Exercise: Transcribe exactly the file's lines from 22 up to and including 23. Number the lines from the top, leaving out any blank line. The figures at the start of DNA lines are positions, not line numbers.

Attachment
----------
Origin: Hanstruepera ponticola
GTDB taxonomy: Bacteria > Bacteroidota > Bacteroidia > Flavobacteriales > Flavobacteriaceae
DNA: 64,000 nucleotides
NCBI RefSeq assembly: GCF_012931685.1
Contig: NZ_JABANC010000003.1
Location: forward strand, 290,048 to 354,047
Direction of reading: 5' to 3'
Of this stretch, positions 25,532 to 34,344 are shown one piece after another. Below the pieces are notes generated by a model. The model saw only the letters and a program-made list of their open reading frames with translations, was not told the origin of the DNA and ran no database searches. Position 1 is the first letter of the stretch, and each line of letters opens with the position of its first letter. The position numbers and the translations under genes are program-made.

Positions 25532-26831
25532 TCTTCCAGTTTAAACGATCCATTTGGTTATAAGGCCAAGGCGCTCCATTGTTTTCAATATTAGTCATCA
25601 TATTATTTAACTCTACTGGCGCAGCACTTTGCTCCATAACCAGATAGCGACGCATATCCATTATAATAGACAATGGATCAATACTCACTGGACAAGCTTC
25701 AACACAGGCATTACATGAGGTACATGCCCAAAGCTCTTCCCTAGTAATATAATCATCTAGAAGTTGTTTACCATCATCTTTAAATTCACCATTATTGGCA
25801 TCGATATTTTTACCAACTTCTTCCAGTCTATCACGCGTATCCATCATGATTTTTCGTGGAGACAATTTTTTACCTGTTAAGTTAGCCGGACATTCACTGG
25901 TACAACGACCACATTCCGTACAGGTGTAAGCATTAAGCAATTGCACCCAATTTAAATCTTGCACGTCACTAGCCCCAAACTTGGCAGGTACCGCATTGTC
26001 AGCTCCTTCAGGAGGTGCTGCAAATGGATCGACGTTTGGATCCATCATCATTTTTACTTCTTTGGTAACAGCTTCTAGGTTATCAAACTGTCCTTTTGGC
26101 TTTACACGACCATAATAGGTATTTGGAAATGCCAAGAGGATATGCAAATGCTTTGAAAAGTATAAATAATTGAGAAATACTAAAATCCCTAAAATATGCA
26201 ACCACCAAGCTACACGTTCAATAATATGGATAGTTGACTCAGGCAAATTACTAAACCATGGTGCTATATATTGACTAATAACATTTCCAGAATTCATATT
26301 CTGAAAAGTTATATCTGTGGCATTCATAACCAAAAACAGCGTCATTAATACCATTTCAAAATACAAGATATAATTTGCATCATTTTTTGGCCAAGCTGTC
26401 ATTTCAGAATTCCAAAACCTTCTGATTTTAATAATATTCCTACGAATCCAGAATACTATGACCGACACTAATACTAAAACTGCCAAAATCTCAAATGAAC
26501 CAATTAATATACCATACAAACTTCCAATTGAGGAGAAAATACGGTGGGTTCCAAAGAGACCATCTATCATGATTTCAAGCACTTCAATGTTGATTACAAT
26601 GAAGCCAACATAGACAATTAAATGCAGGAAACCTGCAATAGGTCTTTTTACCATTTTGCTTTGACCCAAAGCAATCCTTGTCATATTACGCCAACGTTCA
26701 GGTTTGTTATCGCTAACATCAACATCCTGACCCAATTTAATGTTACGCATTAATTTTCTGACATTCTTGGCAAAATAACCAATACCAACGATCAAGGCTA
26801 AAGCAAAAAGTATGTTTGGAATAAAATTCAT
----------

26701 GGTTTGTTATCGCTAACATCAACATCCTGACCCAATTTAATGTTACGCATTAATTTTCTGACATTCTTGGCAAAATAACCAATACCAACGATCAAGGCTA
26801 AAGCAAAAAGTATGTTTGGAATAAAATTCAT